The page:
Foster Neill, Editor/Founder of The Michigan Poet
Q: Please describe your work with The Michigan Poet.
A: For the last three years, starting with solicitation and slowly graduating to open submissions, I've selected a single poem to feature for a month, each month for 11 months a year. To date, we've published 36 poems, each from a poet living at least half the year in Michigan. I chose to publish on 11'x17' card-stock as broadsides instead of other, more traditional means because I am interested in bringing local poetry to people who are not already aware of poetry in the contemporary and local sense. The broadside format readily applies itself to public arenas, something a magazine, booklet, zine, or even website can't accomplish.
Essentially, I do much of the grunt work, from selection of the poem to purchasing materials, paying for printing, local distribution, shipping, email correspondence, maintaining a Facebook fanpage, writing book reviews, and compiling/writing a monthly email newsletter. That said, much credit must be given to my co-founder and brother, Jon Bergmann. Jon does all our graphic work including layout, creation and maintenance of our website, limited edition special items, and expansion of our media offerings.
In addition to the monthly print releases, I've organized free poetry readings from major Michigan-based poets within my community, run a weekly workshop, and occasionally manage to produce tiny “micro-booklets.” Of all the work I've done with The Michigan Poet, my proudest (and most frantic) moments have come from events I've organized in local schools; for the last 3 years, to celebrate National Poetry Month (April), Phillip Sterling and I have brought poets including Mary Jo Firth Gillette, Patricia Clark, Glenn Shaheen, Jamie Thomas, Jon Taylor, Jack Ridl, and Chris Dombrowski into area schools for readings, lessons, and engagement. There is no greater pleasure than seeing a child's eye rapt with the words of a skilled, local poet.
Q: Tell us how The Michigan Poet came about.
A: Having failed to find a sense of support for poetry in my community, I needed to find a way to keep myself immersed in poetry. I meet with Phillip Sterling, who became a mentor and supporter of my work. As an accomplished writer and educator, Phillip has authored full length poetry and short fiction books and a slew of chapbooks as well as numerous awards including a Fullbright. After meeting with Phillip, I partnered with Jon Bergmann, a close friend and graphic designer who would become my brother-in-law. With Jon's help, we figured out a rudimentary plan and got to work implementing our ideas. After three months of set up, we printed our first issue.
Since our onset, we've had as many struggles as successes. Over time, we've switched printing services four times. After much effort, I successfully partnered The Michigan Poet with the local arts non-profit ArtWorks (of Big Rapids.) Under their auspices, The Michigan Poet enjoys non-profit status. We also thoroughly enjoy the use of their printer, which comes to us through a special line in the their budget, a line The Michigan Poet is responsible for filling.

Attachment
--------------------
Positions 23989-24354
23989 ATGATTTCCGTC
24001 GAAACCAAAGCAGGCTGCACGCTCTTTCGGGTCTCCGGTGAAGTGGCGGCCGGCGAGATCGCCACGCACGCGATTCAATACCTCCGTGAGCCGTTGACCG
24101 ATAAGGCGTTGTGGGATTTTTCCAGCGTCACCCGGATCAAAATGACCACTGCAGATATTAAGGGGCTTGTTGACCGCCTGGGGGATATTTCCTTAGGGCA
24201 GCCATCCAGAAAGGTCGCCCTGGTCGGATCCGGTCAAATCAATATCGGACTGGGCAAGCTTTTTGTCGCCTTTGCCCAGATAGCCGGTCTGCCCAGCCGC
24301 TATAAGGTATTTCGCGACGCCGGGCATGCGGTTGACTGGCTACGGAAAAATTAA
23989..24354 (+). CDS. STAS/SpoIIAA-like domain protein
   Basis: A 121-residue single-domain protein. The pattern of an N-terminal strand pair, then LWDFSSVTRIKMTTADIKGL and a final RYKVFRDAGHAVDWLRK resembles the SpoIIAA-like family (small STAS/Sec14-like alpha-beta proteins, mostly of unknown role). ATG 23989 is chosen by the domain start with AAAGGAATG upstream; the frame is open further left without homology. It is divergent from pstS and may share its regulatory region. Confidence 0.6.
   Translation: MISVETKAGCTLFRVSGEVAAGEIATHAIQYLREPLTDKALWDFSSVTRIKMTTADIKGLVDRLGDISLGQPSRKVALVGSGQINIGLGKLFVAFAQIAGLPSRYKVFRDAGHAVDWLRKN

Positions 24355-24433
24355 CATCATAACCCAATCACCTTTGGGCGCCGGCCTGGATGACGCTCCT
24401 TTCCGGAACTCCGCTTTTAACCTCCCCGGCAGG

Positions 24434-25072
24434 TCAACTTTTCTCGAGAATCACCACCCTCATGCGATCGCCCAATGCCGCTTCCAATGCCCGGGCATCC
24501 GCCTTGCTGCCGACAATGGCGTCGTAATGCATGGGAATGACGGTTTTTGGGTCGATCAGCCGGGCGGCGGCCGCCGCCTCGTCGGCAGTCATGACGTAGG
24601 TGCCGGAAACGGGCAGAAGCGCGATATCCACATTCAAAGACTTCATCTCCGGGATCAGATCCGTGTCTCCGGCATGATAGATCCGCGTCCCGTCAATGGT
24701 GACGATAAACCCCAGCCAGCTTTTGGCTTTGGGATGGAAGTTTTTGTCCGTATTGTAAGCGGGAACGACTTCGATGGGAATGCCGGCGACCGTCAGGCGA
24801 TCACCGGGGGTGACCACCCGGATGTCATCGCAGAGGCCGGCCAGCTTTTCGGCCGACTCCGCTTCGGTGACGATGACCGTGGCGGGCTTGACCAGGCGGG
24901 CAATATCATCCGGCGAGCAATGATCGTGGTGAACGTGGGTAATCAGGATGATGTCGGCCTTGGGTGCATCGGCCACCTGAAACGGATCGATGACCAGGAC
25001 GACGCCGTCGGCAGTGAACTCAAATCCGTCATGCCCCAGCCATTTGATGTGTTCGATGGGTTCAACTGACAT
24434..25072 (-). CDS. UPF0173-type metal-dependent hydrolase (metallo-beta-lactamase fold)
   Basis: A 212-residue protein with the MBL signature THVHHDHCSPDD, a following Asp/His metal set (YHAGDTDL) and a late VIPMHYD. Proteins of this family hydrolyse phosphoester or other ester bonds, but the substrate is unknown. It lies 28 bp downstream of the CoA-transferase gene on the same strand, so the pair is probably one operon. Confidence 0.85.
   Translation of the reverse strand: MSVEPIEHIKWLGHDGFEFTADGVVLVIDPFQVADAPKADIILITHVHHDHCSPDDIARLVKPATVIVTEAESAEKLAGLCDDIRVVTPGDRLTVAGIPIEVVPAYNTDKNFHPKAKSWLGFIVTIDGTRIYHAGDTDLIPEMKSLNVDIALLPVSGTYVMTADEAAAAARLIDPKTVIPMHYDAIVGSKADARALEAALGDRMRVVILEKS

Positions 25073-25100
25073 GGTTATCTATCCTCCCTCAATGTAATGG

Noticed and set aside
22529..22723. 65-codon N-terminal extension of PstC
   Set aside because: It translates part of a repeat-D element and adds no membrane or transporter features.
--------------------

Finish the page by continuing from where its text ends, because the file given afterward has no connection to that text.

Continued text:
Q: What writers have influenced you the most?
A: This is a tricky question. Phillip Sterling is a writer and he's influenced me greatly, though not specifically through his writing. Similarly, Benjamin Grossberg, my advisor and professor during my undergrad years had a profound influence on me – he taught me how to read poems, exposed me to countless poets, poems, ideas, and histories, and among many other things, most importantly, humbled me. For the last two years, I've been workshopping with Jon Taylor and Jamie Thomas who have both influenced my writing and also helped me think about what I'm doing with The Michigan Poet.
Q: How does a geographical area relate to a poet?
A: Culture is a regional thing–it's using what's around us to elaborate on our existence and enrich our lives. So I would say geographical area is more than a lens–it's the wellspring of a poet's work.
Q: What classes have you taken that have helped you the most?
A: All of the classes I took as an undergrad have helped me develop as a poet, editor, and activist, from Political Science to Painting to 19th Century British Fiction. That said, the idea of “Community,” one of the three pillars of an Antioch College education–has guided my actions more than any class. It convinced me of the deepest importance of those around us and our responsibility to them and those who will come after us and rely on our actions.
Q: What advice would you give other poets?
A: Be humble and ambitious. Be active in your community and pair the core of your emotion to those around you. Read and re-read and think about what you've read. Engage yourself with poetry beyond reading and writing.